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The Village: 1905

The Village: 1905

New York City circa 1905. "Jefferson Market Courthouse." Now a library. Looking down West 10th Street at Sixth Avenue in Greenwich Village. 8x10 inch dry plate glass negative, Detroit Publishing Company. View full size.


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I had an ancestor who lived near Patchin Place and ran a grocery in the Village I wonder if that's the one?

Cardboard Jefferson Market

I love Halloween. I love the jefferson Market library. The Village Halloween parade goes up 6th Ave RIGHT ALONGSIDE the Jefferson market Library!

Trick or Treat

I love this building and I paint it all the time. I dressed up as the Library once for Halloween!

It's huge!

And really impressive. There's a long, spiral staircase leading to the second floor that is completely dizzying. The stained glass windows are beautiful.

Pastiche and Present

Any structure this non-conformist and excessive will win me over every time. What's not to love about this quirky gift from the past? Part of what makes it so wonderful is that it refuses to be neatly pigeon-holed into any pat architectural classification. While I don't feel a very strong Venetian vibe going on here, the Gothic (and Romanesque) aesthetic is happily blatant. I think that the folks at have nailed it with the label "High Victorian Gothic neo-late romanesque."

Long and Winding History

As you can imagine, Jefferson Market Courthouse saw plenty of drama and high profile cases. Harry K. Thaw and The Triangle Shirtwaist Company were two big names associated with it. Before it was a library, and even before it was a courthouse, it was a market and a fire tower.

Yankee Doodle Laundry

I don't know what delights me more -- the billboard advertising "Yankee Doodle Comedian" George M. Cohan and his Big Singing-Dancing Company in "Little Johnny Jones," or the clotheslines strung out on the rooftops behind the hoarding.


I love buildings in this style. Glad to see it lives still and did not meet the same fats as many of its contemporaries.I love the full size too. The details are pretty cool, like the walkway on the rooftop for the billboard hangers to walk on, laundry drying, and the funniest part, the cop in the street giving the guy in the stairway the big staredown! (Gotta admit he does look suspicious.)

Reminds me of a poem

by William Henry Davies:

What is this life if, full of care,
We have no time to stand and stare.

I refer to the policeman standing in the middle of junction, arms behind his back like policemen all over the world. Perhaps he is on traffic duty but he doesn't seem to be making much effort.

John Sloan In New York

One of the best of the Ashcan School--the same building in this John Sloan painting of 1917.


Can we get an enlargement of the roof of the courthouse? Straight up from the main entrance on the left side of the building, near the bottom of the large roof there appears to be a name, like "N. LANY". Maybe some kid snuck up there, or a worker did it and didn't think anybody would ever notice.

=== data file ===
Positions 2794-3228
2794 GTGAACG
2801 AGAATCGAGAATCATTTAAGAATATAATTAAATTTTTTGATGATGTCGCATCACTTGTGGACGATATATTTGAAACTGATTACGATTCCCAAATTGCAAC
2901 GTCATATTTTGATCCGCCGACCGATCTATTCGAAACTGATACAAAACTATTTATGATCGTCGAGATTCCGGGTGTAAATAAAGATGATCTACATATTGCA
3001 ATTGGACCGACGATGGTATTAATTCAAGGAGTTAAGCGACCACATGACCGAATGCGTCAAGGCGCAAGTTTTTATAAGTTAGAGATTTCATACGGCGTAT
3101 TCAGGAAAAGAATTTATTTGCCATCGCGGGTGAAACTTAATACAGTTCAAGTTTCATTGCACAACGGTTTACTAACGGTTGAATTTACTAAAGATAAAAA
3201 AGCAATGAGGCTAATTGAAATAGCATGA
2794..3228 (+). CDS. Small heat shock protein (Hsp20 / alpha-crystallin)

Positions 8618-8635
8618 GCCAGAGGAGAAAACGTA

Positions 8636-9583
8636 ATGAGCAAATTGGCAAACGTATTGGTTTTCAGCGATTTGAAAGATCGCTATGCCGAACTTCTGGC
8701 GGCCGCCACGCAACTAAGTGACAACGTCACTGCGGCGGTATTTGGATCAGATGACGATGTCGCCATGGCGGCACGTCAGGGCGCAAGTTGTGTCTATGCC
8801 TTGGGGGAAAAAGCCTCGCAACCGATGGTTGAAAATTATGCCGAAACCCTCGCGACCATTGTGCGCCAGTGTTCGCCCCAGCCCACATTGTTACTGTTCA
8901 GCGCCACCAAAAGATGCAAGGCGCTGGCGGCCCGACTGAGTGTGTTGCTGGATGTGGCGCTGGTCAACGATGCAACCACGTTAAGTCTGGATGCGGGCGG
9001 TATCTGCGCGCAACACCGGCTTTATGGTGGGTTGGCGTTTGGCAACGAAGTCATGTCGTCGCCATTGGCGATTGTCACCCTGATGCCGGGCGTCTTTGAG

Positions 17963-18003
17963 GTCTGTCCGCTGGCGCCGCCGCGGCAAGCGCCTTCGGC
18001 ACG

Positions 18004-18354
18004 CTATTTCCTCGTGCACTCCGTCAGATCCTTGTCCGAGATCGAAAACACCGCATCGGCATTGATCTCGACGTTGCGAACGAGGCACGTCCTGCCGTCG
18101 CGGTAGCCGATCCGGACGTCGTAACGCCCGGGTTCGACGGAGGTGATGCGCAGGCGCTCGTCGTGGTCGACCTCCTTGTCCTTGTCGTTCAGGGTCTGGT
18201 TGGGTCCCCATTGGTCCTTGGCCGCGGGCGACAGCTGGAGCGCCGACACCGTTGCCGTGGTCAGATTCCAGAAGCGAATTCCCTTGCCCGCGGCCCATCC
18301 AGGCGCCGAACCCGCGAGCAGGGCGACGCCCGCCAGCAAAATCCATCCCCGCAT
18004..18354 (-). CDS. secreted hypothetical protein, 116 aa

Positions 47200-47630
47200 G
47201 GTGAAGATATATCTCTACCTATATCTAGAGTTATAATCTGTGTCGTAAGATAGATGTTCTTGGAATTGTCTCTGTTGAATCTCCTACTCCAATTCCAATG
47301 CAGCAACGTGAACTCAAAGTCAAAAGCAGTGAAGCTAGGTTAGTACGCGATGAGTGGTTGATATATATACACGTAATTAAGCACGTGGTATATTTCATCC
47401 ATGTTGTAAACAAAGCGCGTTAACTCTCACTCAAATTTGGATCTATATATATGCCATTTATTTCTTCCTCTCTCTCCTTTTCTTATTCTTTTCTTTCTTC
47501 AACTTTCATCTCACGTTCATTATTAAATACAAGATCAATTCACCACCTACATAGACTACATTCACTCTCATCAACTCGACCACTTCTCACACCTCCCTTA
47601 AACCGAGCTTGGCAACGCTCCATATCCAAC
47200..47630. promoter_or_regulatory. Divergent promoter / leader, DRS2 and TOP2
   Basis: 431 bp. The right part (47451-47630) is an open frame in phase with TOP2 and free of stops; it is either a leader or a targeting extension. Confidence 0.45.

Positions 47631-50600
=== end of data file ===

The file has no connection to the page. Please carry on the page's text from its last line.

Jefferson Market architecture

What a remarkable building, and remarkable also that it survives intact, including the massive and somewhat top-heavy-appearing tower. Often such things were lopped off, if the building wasn't demolished in toto. I had originally thought this architecture was Romanesque Revival, but further research reveals that it's more like Venetian Gothic. Both styles were very popular in the late Victorian Era, and fell out of favor as the early 20th Century progressed, in fact becoming somewhat emblematic of the whole concept of old-fashioned. Ornate and massive was out and streamlined and airy was in, and lots of people welcomed the idea of these buildings being reduced to rubble. We really miss something by not seeing this one in color, which you can do at its Wikipedia page.

Look into Milwaukee City Hall

This picture reminded me of Milwaukee City Hall except this building is way too top-heavy.

Hopefully Shorpy will find an exterior and interior of one of the last great Flemish Revival city halls in the world.

Street corner fountain

Great photo. My eye kept wandering back to the street level fountain at the building's corner because it looked vaguely familiar. Then it struck me; there's a very similar fountain at the Sharon Lodge in Golden Gate Park in San Francisco, built in 1885.

Main difference seems to be in size -- and possibly intent. The GG Park version was designed for people while the basin in the NYC version looks like it's horse-sized.

I'm always amazed

to see so many streetcars in these old pictures.

My Favorite Library

What a beauty, both inside and out. There is also a large garden with gorgeous roses at the south end of the building.

Pause to refresh

One Moxie ad and none for Coca Cola?


Would that be circa 1905 graffiti on the roof?

Basin street views

What in the world is the basin-like feature at the base of the high tower? It looks exactly like a Baptismal font -- but this is a courthouse -- and it's outside, to boot! If it is another one of those zany combo people/horse fountains, the horses would have to step up on the sidewalk to use it. The puddles/stains around the area also are a little disquieting.


I love these big old buildings that look like castles. The stunningly fine details of these photos takes my breath away. The sign reading keeps me very entertained as well.

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